Thursday, July 29, 2010

Large, extra large, and 2XL

OK, so before I get into today’s post, I just had to repeat this line, which Andrew Hood must have been smiling when he wrote, about the upcoming Clasica San Sebastian:

…but the most combative rider at the Tour de France, Sylvain Chavanel, is sidelined with a toenail infection.

As you may or may not be aware, I have a couple of sites wherein people can post their times riding up some popular climbs. These sites are really more about dick waving than anything else because, due to self-selection, most of the times submitted are from people who are reasonably fast. If you’re just surviving the climb, after all, why would you want to announce to the world how long it took you? Especially if you had to stop and lean against the guard rail on your way up.

Anyway, not too long ago, I had someone submit a time for the north side of Suncrest. It was a fast time, too. He sent me his name, his time, and the date he did it, just like everyone else. And then he also pointed out that he did it on a Trek Madone.

Why the hell do I care what bike you did it on? One of my friends did it on a mountain bike, and I posted his time just like everyone else’s. Am I supposed to be impressed that you ride a Madone? I was impressed by your time, but I can’t see how it’s even relevant what bike you did it on. I mean, Madones are fine bicycles, but so are Super Sixes, Team Machines, C50s, TCRs, and F1s. Determining which is better really comes down to the individual, what fits best, and what you want it to do.

That you’re on a model ridden by a famous professional and bragging about it suggests that you probably don’t know much about bikes and just bought one because you-know-who rides it. If you know bikes and chose that one because it was best-suited for the job, you probably wouldn’t feel the need to point it out.

Bike shops exist and manufacturers sell through them for two reasons. First, because shops can save us from ourselves. And second, because when they can’t save us from ourselves, they can make money for themselves and their suppliers as a result of our poor judgment.

They save us from ourselves because bicycles are specialty products. And except for the bike nerds of the world, most people are ill-equipped to choose a bicycle or bicycle equipment without assistance from someone with specific product knowledge. Bicycle manufacturers want their products to be used correctly because it reinforces the value of their brand. They sell through specialty channels to help ensure consumers are getting the right product for their needs and will therefore be happy with it.

In some instances, however, a consumer knows what he wants, and what he needs is immaterial. These customers are easy to spot when they walk into the shop. They’re always wearing yellow bracelets, and they inevitably come in looking for Madones to ride while wearing US Postal Discovery Astana Radio Shack, Mellow Johnnies, or Livestrong team kit. Bike shops are happy to indulge these consumers’ desire to look like their favorite professional (and the only one they know by name). Even if these customers actually look nothing like their hero.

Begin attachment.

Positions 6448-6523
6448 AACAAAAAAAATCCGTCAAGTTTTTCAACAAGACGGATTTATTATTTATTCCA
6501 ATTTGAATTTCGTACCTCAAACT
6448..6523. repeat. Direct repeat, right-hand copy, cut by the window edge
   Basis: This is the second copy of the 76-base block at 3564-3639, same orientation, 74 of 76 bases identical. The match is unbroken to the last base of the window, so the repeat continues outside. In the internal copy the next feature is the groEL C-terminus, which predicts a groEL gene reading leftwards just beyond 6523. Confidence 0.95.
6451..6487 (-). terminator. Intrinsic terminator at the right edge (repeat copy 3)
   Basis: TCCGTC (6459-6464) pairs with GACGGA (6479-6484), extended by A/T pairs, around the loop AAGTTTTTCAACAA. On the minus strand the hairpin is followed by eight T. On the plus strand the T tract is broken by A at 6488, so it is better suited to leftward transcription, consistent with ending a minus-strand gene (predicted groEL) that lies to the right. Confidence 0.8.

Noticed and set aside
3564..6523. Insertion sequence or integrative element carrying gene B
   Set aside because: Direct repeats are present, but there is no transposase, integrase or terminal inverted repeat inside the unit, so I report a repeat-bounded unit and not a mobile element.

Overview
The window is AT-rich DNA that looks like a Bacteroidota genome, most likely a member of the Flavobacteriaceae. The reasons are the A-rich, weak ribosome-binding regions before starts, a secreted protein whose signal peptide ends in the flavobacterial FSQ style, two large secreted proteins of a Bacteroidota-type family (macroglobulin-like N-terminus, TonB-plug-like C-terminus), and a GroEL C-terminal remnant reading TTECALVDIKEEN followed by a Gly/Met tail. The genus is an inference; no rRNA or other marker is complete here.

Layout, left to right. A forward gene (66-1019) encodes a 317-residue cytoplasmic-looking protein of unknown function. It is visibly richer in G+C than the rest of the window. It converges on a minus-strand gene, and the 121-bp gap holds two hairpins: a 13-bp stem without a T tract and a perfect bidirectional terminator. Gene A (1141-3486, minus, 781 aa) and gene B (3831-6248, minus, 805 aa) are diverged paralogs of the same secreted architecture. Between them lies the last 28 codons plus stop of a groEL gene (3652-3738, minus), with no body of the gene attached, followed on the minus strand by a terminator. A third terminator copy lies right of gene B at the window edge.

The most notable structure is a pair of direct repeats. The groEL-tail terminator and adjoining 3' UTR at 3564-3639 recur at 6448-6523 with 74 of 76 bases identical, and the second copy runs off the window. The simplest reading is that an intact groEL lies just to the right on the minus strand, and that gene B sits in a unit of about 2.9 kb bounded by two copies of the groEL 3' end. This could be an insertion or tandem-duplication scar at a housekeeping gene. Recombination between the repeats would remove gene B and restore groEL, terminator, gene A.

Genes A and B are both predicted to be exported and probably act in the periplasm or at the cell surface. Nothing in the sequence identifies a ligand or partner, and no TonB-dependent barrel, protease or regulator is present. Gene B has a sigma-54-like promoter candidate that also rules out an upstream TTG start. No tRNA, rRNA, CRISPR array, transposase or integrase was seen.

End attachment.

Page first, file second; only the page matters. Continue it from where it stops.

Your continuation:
They look nothing like him because professional bike racers don’t wear kits that come in sizes large, extra large, and 2XL*. And I have it on good authority that a local shop that happens to sell Radio Shack team kits only stocks them in large, extra large, and 2XL (mostly the latter two sizes). In these instances, the shop is happy to take said customer’s money, send him happily out the door with his Mr. Incredible suit, and will no doubt be getting a good chuckle from their knowledge that said customer, for all his fancy equipment, would get absolutely destroyed by the 18 year old shop employee in the T-shirt and trucker hat who bit his lip to keep from laughing as he watched the transaction go down.

*Even amongst amateur racers, small and medium kits are the norm, with the handful of larges** ending up on the sprinters, rouleurs, and guys well over six feet tall for whom the mediums are just too short.

**I don’t mean to imply that there’s anything wrong with wearing a large. XL or bigger, and you might want to diet if you’re really into riding bikes. Unless you race MTB, where, thankfully, they offer a clydesdale category. But nothing wrong with a large. I mean, If I were proportioned as I am and of even average height, I’d wear a large. If I were over six feet tall, I'd be looking at XL or bigger. I’m just sayin’ don’t go rolling around in Radio Shack kit. Or any pro team kit for that matter. (Actually, if you don’t want to look like a Fred, don’t wear Radio Shack or Mellow Johnnies or Livestrong kit ever, no matter what size.) Unless the team is defunct and it’s a retro look. (Which is why Rock Racing kits are on the verge of going from only being cool to the hot chicks with douchebags crowd to being unequivocally cool.) Or unless you’re really fast. If you’re fast, you can wear whatever you want.

Taken to the extreme, these transactions can be both a huge windfall and a huge pain in the derriere for the shop. For instance, at the above-mentioned shop, a well-healed customer recently pulled into the parking lot in his Maserati. Apparently some of the people that work for him ride bikes and encouraged him to take up the sport. And to do so, he needed the best-of-the-best bicycle, which of course meant a Tarmac like those ridden by both the winner* and runner-up of Le Tour.

*The real winner of this year’s tour was Specialized and their CEO, Mike Sinyard. Specialized’s sponsorship of Contador when they already had the Schlecks and Saxo Bank under contract assured them of having some very high-profile product endorsements to complement their already-effective campaign highlighting Cancellara’s domination of the spring classics. Fit, function, and need aside, brand recognition leads to brand preference, and a brand recognized for having been used by race winners can certainly tip the scales in your favor.